The Acting Prime Minister, Fiame Naomi Mata’afa, has issued a very brief response to concerns expressed by the former Head of State, His Highness Tui Atua, about customary lands and Samoa’s land laws.
“He signed the law,” Fiame said.
“I don’t know what more to say other than I have no comment.”
She did not elaborate.
In a public address last week, His Highness Tui Atua warned that the wording of Article 102 of the Constitution is ambiguous. He fears that this could be negatively exploited and could lead to the alienation of customary lands.
The law Fiame is referring to is the Land Titles Registration Act 2008, which was signed into law by Tui Atua when he was the Head of State.
Last week, His Highness Tui Atua said he was assured by the Office of the Attorney General that the Land Titles Registration Bill (L.T.R.) 2008 would not alienate customary lands.
His Highness Tui Atua said he had asked for clarity on the matter when he was given the L.T.R. Bill 2008 to sign. The advice was given in a letter from former Attorney General, Aumua Ming Leung Wai.
“In 2008 as Head of State, I was assured by the Attorney General that the provisions of the L.T.R. Bill would not impact in any way on the customary land rights of suli,” Tui Atua said.
“The Attorney General and his or her office is tasked with a sacred duty to provide the Head of State with the best legal advice possible.”
It was with this assurance that Tui Atua signed the bill. Asked for a copy of the letter from the former A.G., Tui Atua said he could not find it.
Aumua has reportedly told the media that the advice he issued at the time is confidential and could not be released.
During a media event at Tuaefu, Tui Atua said there is “ambiguity” in Article 102 of the Constitution that needs to be dealt with.
“Today we have the responsibility of admitting that there is a problem with Article 102; that the ambiguity within is serious enough to warrant the attention of our best minds in order to make Article 102 unambiguous,” he said.
“These minds, however, must be able to locate the principle of alofa in their custom law and statutory law assessments and have it sing in harmony alongside their assessments of pule, and of legal certainty and transparency.”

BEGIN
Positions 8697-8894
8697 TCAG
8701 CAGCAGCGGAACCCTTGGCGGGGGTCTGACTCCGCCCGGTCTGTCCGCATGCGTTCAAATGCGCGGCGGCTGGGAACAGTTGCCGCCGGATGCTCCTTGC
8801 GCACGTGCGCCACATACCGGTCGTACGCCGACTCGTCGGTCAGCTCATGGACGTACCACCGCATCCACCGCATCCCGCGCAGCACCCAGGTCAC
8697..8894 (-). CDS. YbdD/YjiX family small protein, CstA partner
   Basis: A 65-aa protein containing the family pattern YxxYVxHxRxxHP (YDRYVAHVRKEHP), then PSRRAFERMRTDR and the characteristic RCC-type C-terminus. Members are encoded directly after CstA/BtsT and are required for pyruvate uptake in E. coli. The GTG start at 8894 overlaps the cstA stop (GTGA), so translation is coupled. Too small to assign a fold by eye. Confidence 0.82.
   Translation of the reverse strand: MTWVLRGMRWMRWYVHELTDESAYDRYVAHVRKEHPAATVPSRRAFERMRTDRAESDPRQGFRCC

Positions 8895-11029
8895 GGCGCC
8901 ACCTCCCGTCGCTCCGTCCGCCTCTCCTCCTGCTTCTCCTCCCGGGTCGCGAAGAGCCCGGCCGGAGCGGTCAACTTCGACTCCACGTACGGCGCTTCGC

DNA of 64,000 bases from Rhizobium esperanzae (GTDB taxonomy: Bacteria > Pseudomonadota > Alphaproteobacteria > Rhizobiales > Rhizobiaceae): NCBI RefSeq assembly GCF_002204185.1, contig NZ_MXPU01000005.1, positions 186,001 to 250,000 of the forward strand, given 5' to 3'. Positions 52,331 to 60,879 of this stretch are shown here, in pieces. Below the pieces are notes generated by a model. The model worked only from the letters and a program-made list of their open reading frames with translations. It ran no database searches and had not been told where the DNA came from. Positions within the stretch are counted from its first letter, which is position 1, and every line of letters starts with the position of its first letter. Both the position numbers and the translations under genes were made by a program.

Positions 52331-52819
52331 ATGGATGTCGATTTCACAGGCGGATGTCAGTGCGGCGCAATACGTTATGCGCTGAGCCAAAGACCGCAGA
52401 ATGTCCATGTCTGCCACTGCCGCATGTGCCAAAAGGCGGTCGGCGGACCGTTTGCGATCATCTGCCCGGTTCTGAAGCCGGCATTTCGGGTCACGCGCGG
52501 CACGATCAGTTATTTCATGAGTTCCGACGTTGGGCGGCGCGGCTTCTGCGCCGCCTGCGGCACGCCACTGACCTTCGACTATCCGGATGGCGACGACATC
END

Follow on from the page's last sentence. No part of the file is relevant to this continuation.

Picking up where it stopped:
The Article 102 in question reads:
No alienation of customary land – It shall not be lawful or competent for any person to make any alienation or disposition of customary land or of any interest in customary land, whether by way of sale, mortgage or otherwise howsoever, nor shall customary land or any interest therein be capable of being taken in execution or be assets for the payment of the debts of any person on his decease or insolvency:
Provided that an Act of Parliament may authorise –
(a) The granting of a lease or licence of any customary land or of any interest therein;
(b) The taking of any customary land or any interest therein for public purposes”.
Said Tui Atua: “In layman’s terms the Article says that it is illegal to alienate customary lands unless an Act of Parliament allows for 1. a lease or licence to be granted over customary land, or 2. customary land is to be taken for public purposes.
“I do not have any problems with the taking of customary land for public purposes, assuming of course that such public purposes are indeed valid public purposes.
“What I have a problem with is the ambiguity that arises as a result of reading the sub-clause that states that an Act of Parliament may authorise “the granting of a lease or licence of any customary land or of any interest therein” alongside the wording of the main text of the Article which says no alienation of customary land “…whether by way of sale, mortgage or otherwise howsoever.”
He added that the debate about Samoan customary land and land laws “is the most dangerous issue facing us since our fight for the return of our Independence".
“The land law issue we are embroiled in now has the potential to strip us of our soul. There is a divisiveness here that we must avoid at all costs,” he said.
“But to avoid this we must re-locate, re-inscribe and re-inspirit in the heart and mind of our laws the wisdom of our tu ma aganuu Samoa and our tofi pa’ia tuufaasolo. This we cannot do without finding and reviving the principle of alofa in law.
“We have faced many challenges as a nation since regaining Independence but this is the most serious. To overcome this challenge, we must first recognise that the challenge now comes not from outside but from within.
“We must recognise that, like Joshua and the Israelites, the only way to cross the river as a nation with our souls intact is to find understanding in the wisdom of our forebears and their trust in God.”